Published 20th January 2019, 18:09

    THE first real blast of winter this year and I'm sitting at a sunlit summit gazing over a sea of white mountains stretching from Glen Etive to Glen Coe and beyond.

    Or maybe it was a walk round a high rolling circuit on crisp, frozen ridges in the Galloway hills, every step offering a history lesson.

    Actually, it was neither. Just like Bobby Ewing stepping out of the shower in Dallas (one for older readers, probably) this was a timeline gone badly awry. 

    I had envisaged both of these options as I laid out my gear and checked my maps last night. The huge ball of sun on the weather maps had definitely gotten inside my head. Never mind the summit wind chill forecast of minus 20, never mind the likelihood of ploughing through deep snow and never mind the warnings of ice on the roads: I was heading for the hills.

    Now you'd think I would have learned my lesson over all these years of winter walking. Short hours of daylight, combined with long journeys, are a recipe for trouble.

    Much as I lecture against it, tunnel vision has set in again. I am agonisingly close to a Full House finish, and, just like those in the fanatical last throes of their Munro rounds, I want every day out to count towards the finish. Instead of shopping local and just enjoying a day out in the likes of Glen Doll or the Cairngorms, I was aiming for more far-flung prizes.

    The mildness of the last few weeks has seen me ticking off big rounds in the Borders, and I had my eyes on the Corran of Portmark group above the old mine workings at Garryhorn, south of Dalmellington. That's a 300-mile round trip, three hours each way, and a seven-hour walk, touch and go to beat the darkness.

    The more I thought above another battle on roads congested with rush-hour traffic around Glasgow, however, the more my enthusiasm waned, so I started looking for a better option.

    The nearest remaining Graham on my list is Meall Garbh, near Dalmally on the road to Oban. This would involve a mere five-hour round trip, some 225 miles, and the roads would likely be quieter. The problem with this hill is that it is awkward to get to from any direction, and a tougher prospect than many a Munro.

    My proposed route would mean a climb to a high bealach, then a big drop to a col before another 1,000-ft climb to the summit. It's not any easier on the way out, either, the climbs having to be reversed.

    A minimum six hours would be needed, and if there was any build-up of snow under the passes then again I could easily struggle to complete the walk in daylight. It still seemed the better bet, so this was where I was headed.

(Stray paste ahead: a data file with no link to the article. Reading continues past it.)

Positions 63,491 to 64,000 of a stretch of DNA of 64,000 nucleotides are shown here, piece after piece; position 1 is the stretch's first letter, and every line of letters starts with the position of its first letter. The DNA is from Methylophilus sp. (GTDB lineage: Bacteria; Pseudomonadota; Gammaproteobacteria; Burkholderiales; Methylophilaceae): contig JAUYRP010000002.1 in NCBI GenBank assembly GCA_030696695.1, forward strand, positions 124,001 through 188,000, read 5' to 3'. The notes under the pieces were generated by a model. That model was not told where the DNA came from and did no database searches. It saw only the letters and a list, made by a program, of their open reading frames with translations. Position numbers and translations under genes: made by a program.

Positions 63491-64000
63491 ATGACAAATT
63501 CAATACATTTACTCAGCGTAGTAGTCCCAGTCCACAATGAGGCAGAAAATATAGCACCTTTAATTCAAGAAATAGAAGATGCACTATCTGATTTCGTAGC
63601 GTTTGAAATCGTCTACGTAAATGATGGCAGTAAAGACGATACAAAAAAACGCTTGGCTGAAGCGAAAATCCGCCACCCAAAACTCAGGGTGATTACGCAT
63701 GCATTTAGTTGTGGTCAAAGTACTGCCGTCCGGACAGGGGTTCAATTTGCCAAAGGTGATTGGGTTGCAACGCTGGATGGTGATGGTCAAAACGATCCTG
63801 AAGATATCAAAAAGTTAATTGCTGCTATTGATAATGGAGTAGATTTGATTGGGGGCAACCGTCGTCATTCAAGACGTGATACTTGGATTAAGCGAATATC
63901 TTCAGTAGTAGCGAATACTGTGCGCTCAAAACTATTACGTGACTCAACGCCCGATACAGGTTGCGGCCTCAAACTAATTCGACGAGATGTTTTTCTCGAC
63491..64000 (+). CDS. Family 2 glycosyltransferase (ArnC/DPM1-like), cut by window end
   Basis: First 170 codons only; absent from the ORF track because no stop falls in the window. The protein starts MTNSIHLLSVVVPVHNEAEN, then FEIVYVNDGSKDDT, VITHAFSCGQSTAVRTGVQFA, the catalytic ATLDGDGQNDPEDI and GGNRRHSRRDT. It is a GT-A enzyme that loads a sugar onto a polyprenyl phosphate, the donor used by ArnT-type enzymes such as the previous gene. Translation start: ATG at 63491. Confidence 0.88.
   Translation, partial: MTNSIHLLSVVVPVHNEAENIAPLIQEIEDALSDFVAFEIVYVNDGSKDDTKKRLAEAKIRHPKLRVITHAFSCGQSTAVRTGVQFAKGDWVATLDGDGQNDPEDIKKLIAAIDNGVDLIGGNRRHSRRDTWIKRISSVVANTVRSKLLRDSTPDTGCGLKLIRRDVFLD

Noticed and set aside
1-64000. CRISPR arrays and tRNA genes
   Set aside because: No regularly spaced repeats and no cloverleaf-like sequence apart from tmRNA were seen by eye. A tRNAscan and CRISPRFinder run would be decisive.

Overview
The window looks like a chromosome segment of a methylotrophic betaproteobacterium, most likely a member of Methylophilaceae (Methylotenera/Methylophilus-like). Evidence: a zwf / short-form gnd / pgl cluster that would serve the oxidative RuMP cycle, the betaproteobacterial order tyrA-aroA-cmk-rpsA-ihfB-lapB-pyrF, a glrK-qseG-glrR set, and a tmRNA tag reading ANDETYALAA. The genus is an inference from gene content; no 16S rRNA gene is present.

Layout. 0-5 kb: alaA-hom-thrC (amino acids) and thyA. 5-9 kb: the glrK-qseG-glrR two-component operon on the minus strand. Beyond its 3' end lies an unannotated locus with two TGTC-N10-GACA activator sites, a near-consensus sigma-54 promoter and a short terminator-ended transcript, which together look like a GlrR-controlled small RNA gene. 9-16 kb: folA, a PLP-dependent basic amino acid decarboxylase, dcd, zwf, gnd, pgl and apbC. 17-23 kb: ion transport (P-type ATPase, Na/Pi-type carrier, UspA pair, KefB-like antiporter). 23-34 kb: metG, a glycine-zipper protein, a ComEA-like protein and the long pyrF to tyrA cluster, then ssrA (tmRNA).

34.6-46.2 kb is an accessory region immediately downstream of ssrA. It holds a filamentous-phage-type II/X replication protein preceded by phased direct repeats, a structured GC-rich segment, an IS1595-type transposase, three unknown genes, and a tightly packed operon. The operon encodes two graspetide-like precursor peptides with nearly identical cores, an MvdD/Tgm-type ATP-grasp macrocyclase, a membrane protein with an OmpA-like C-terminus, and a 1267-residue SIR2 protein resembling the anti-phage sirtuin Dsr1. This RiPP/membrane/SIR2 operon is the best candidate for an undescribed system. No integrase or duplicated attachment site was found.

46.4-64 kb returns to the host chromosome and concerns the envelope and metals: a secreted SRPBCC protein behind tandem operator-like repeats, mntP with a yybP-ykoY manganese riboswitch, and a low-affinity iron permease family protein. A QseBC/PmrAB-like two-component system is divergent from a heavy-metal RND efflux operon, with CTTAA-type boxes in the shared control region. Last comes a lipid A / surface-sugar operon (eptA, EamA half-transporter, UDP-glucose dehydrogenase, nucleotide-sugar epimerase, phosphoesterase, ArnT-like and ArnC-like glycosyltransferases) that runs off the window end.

I was up at 5am, away before 6am. It was dark, it was cold, it was windy. And it was snowing. I tried to juggle the options again in my head. I had until Perth, about an hour, before I would have to choose which direction I was going.

    As the white flakes got larger on the windscreen, the voices on the radio were talking about blocked roads, accidents due to icy conditions, slow-moving traffic. The conditions were not to be taken lightly. 

    I began to question the wisdom of a long drive only to meet with possible failure. I was getting close to Perth – I had to decide soon. At times like this, it is always good when an independent arbiter appears to break the deadlock, and right on cue, it did.

    For some unfathomable reason, I suddenly thought about my boots. And then I remembered: I hadn't put them in the car, they were still drying out at home. The decision had been taken out of my hands and I retreated, somewhat sheepish but also relieved.

    When I posted about my epic fail, I was surprised to hear so many tales of similar feats; it seems every man, woman and their dogs have been there, done that.

    I had only managed this once before, but that was summer and I was able to get round the hills of Glenshee in a pair of old battered trainers. Mind you, they had be binned at the finish, as the combination of bog and water had pushed them into a state of disintegration that there was no coming back from.

    I'm going to stay calm and ignore the siren song of those unclimbed hills. The next time I pull on my boots, it will be for a walk in my local mountains.